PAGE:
Perhaps you are one of the lucky few whose garden soil is in perfect condition for planting this season. Many of us are eager to get growing but the excess of rain and snow has kept the soil too wet. Don’t let that stop you from getting some crops and flowers planted — look to containers.

With containers, you start with a fresh, clean potting mixture with no latent soil-based disease and no weed seeds. And while the pots might still be exposed to the rain, the lighter consistency of their soil and the good drainage can lead to healthier plants. Pots of plants can be placed in a location with just the right amount of sun or shade and can be located near the kitchen entry for ease of harvest.

Almost anything can be grown in containers. Although it’s more common to see flowers, you can certainly grow vegetables too. When choosing vegetable varieties, opt for smaller plants, perhaps dwarf varieties or determinate types that will stop growing at a certain point. You can even grow root crops in a pot, as long as the pot is deep enough, and there are also dwarf varieties of blueberry and raspberry plants; strawberries in pots are ubiquitous.

Choosing the proper pot is key to your success. In general, bigger is better. Smaller pots get too hot and dry out too quickly and often the roots don’t have room to grow. For vegetables, look to a minimum 5-gallon size for one tomato, pepper or brassica plant. Lettuce, beets, carrots and other small crops can be grown in 3-gallon pots. Whatever pots you choose, make sure there are enough drainage holes to allow water to drain efficiently. It helps to elevate the pots slightly so that they aren’t sitting in a puddle of their own drained water. Locate containers away from the drying effects of prevailing winds. Even the most sun-loving vegetables can benefit from a few hours of shade each day to ease the heating and drying effects of all-day sunshine. Choose lighter-colored containers to deflect the sun’s rays or protect the soil mass from overheating with decorative screens or pot wraps.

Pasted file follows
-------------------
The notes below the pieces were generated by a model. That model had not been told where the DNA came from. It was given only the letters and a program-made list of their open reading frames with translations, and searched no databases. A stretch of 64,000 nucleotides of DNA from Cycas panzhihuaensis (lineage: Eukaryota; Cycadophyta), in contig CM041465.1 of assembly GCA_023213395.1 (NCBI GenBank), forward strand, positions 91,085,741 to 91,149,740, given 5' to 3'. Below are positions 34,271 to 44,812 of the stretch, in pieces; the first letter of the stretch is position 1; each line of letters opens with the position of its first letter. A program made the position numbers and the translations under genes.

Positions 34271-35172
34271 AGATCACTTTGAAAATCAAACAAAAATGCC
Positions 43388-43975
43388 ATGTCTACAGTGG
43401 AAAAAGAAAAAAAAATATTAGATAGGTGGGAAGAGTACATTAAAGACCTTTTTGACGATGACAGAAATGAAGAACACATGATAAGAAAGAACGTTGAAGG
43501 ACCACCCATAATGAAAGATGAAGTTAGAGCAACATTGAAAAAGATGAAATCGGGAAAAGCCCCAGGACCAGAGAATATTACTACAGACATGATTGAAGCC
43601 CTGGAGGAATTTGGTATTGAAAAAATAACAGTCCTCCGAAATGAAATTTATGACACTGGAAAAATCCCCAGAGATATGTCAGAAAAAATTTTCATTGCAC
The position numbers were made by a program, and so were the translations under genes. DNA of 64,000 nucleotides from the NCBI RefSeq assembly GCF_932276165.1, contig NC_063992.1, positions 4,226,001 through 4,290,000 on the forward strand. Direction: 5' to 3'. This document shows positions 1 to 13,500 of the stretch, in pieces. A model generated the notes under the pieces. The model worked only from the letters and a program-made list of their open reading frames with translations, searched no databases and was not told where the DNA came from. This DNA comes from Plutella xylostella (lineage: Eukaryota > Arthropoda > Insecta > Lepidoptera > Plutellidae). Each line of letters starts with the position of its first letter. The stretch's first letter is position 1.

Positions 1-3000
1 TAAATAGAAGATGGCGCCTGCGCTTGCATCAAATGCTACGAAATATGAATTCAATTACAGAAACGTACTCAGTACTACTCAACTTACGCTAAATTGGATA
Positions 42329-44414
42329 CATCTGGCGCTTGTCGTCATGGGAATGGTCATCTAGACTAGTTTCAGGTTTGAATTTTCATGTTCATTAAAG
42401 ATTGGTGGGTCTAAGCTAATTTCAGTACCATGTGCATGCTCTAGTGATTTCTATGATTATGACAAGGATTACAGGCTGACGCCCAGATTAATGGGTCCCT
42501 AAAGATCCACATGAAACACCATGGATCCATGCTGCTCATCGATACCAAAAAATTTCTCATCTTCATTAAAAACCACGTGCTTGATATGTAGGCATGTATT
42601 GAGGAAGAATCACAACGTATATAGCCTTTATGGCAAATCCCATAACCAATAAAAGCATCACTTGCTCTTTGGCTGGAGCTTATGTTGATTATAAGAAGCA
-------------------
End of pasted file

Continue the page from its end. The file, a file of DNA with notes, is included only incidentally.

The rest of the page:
Don’t use garden soil in the containers. It is too heavy and dense for proper aeration and drainage. Instead, choose one of the many “soilless” potting mixes available. Usually consisting of peat, vermiculite and bark, these mixes are available with or without added fertilizer. If you prefer to grow organically, opt for a fertilizer-free brand and add your own organic fertilizers. Even if you do purchase a pre-fertilized mix, that fertilizer will not last more than a month or so and will need to be supplemented.

Regular watering — often daily — can take time. Consider investing in a drip system that can automatically water all of your pots at once or plant in self-watering containers. Different sized emitters can control the quantity of water released. All of this necessary watering tends to deplete the nutrients available to the plants and most vegetables require plenty of food. Mix an organic granular fertilizer into the potting mix at planting time or stir a liquid fertilizer into your watering jug once a week. Even specially formulated container fertilizers rarely last more than three or four months so supplementation may be necessary.

For some excellent detailed information, see this University of Illinois online document at https://extension.illinois.edu/containergardening/welcome.cfm or Colorado State University’s information on containers at https://extension.illinois.edu/containergardening/welcome.cfm. For a printed publication on container growing, call the UWEX Learning store at the toll-free number 877-947-7827 and ask for publication A3382.

Beverly Carney can be reached at cultivatingcountry@gmail.com.